-strawberries (which I started eating while waiting for the bus - HEAVENLY)
-bok choy, baby (forever good with ginger and tofu)
-cherries, the red-and-gold type that are sometimes called Ranier
-peaches, white and yellow (these bruised to the touch - literally)
-Swiss three-seed bread (a mixed white/whole wheat bread with sunflower, sesame, and poppy seeds, from Beckman's in Santa Cruz)
-tomatoes, round red, still on the vine (which looked generic, but the samples were so full of tomato goodness that I caved)
-tomatoes, yellow round
-tomatoes, freakazoid, scarred, multi-color - one, for photography. The image at the top of this entry is the rear of this tomato. You can see more of this particular tomato at my gallery entitled tomato porn (facebook.com, no login required). There were several other interesting, "ruffled" or strangely scarred tomatoes I considered buying to photograph, but... I was pretending to be reasonable, and my bag was full.
One interesting thing about the strawberries was that there was a choice at multiple stands between conventional and organic: some growers grow and sell both, to hit both price ranges of shopper. While this makes sense economically, it puts the farmer into an interesting bind when it comes to selling them. A potential customer asked what the difference was between the strawberries at opposite ends of a display table: the farmer pointed out which set was organic. The customer asked what the the difference was, helpfully offering that perhaps one of them was sweeter, which inspired a noticeable pause before the farmer suggested that the customer just taste them. Ordinarily, he'd want to talk up the fact that one set had no pesticide residues... but having the conventional (pesticide residue) set on the same table made that something that would be awkward to bring up.
The prices seemed comparable to other certified organic markets ($3.50 a pound is a common price for most things), and the selection is good. Everything looked delicious. It's also not a total mob scene, and has its own dining area. Unlike the Alemany Market, this one is really easy to get to: the 17 Parkmerced stops just across the street, and it's within walking distance of the 28, 29, and M.
Parkmerced's farmer's market is a worthwhile, high quality little market!
posted by Arlene (Beth)9:19 PM
Sunday, May 10, 2009
Peaches? Peaches!Photo at left: Christmas lima beans, the sort of beans that photographers cannot resist.
It has been a lovely weekend, with cherry blossom petals blowing down the streets, and hummingbirds hovering in the garden. The kind of weekend that lets me know it really is spring.
I love spring: I love how the garden turns purple with lilacs and cineraria, the way the calla lilies (still my favorite flower) aggressively colonize all available space with their giant leaves and long stems, how the azaleas and rhodies become a riot of color... And how I cannot stop fantasizing about the summer foods I will soon enjoy. Nectarines, plums, eggplant, tomatoes... Especially tomatoes.
I have been trying to keep my meal fantasies under control. Recent fantasies have been winter-vegetable-friendly:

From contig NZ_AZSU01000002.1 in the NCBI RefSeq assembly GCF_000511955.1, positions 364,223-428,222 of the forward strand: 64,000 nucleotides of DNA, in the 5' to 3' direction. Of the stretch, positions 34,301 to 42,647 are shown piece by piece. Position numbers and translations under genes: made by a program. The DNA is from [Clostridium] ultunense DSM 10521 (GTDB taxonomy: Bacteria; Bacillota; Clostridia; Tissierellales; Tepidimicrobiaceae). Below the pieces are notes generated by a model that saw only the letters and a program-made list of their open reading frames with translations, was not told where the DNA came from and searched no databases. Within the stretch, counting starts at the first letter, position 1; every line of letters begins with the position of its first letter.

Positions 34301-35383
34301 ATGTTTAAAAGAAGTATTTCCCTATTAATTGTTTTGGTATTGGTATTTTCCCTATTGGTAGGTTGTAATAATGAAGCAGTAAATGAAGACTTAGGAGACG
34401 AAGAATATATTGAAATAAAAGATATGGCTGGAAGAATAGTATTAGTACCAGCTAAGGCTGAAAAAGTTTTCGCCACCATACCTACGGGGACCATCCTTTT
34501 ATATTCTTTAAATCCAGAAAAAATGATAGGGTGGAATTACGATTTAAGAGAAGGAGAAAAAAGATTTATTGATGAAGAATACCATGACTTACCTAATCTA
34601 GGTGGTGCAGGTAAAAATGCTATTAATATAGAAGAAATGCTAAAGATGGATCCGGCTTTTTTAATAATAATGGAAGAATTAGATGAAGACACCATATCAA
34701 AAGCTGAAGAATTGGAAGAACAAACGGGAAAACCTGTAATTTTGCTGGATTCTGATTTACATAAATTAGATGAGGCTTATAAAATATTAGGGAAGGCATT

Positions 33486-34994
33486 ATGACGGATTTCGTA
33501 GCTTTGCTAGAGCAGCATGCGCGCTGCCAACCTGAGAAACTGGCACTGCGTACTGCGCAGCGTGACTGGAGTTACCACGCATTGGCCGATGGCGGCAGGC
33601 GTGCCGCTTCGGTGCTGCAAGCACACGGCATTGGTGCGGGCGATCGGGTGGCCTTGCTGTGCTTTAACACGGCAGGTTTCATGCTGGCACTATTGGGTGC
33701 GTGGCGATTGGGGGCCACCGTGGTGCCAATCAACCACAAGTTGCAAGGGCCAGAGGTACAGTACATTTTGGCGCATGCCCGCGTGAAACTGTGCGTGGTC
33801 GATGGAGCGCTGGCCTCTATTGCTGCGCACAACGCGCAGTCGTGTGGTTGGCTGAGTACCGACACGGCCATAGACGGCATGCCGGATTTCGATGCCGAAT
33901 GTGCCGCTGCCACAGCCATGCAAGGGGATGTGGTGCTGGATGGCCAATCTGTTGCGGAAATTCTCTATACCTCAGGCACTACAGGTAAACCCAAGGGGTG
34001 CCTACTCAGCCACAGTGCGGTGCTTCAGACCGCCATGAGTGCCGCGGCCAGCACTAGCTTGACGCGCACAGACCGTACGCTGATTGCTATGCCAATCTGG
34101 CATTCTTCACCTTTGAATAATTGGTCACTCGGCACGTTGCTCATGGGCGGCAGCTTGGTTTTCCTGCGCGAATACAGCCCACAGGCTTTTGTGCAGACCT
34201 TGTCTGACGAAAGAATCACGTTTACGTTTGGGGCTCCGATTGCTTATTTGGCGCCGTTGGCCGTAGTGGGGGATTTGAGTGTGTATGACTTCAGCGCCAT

-white bean soup with fresh olive bread and artichoke spread
-black olive and pesto polenta with a marinated three bean salad, a cold glass of pinot grigio, and a bowl of vanilla bean sorbet
-linguini in sun dried tomato sauce, with a cucumber and marinated artichoke salad. Perhaps with a nice glass of sauvignon blanc.
I fantasize about menus like other people fantasize about... whatever it is other people fantasize about. If their fantasies are as interesting as late winter/early spring Italian-inspired menus. Which I hope they are.
Anyway, it looks like I can expand my fantasies closer into summer territory now, because the farmer's markets are beginning to look "summery." The Ferry Plaza Farmer's Market (ferrybuildingmarketplace.com) was a madhouse, as it so often is, but worth it for the amazing produce. Except perhaps for snow peas, because no one in their right mind should pay $6 a pound for those. Come on, now.
I couldn't list all of the summer squash, herbs, lettuces, root veggies, types of peas, flowers (sweet peas!), and other items on offer, but I can say that the white peaches are incredible. INCREDIBLE. And that there were TWO booths offering heirloom tomatoes! But I can ramble about my own selections easily enough, and so I will:
-Acme olive bread. Does anyone else put as many amazingly good green olives in their bread? (Hint: NO.) I was the third or fourth consecutive customer to get this.
-heirloom tomatoes. They look like "Cherokee Purple," and several people asked the exhausted woman at the stand, but she had no idea. Even though she was in a booth that ONLY sold tomatoes, and only was selling about three kinds. The less exhausted woman had gone to get something, so I'm going out on a limb and saying Cherokee Purple. Overripe (I went late), but perfect for use within 48 hours. I diced these, deseeded them, drained them in a strainer, and mixed them with shredded basil and fresh minced garlic for use as a raw sauce for vegan ravioli. Because I know how to live.
-rainbow chard. These will wind up in miso soup, and in stir fries with black bean sauce and tofu over quinoa.
-French breakfast radishes. For looks and for salads. I need a recipe for using the greens, which are crisp and tall.
-mesclun mix. It looks expensive by the pound, but a pound must be something like three cubic yards.
-white peaches. The sample was sweeter than the peaches I bought, but I didn't feel too cheated. I somehow bruised many of these on the way home, and wound up slicing the uncrushed parts up and tossing them with lemon juice and Triple Sec, then leaving them to chill in the fridge. Chilled, Triple Sec-marinated peaches are a heavenly dessert.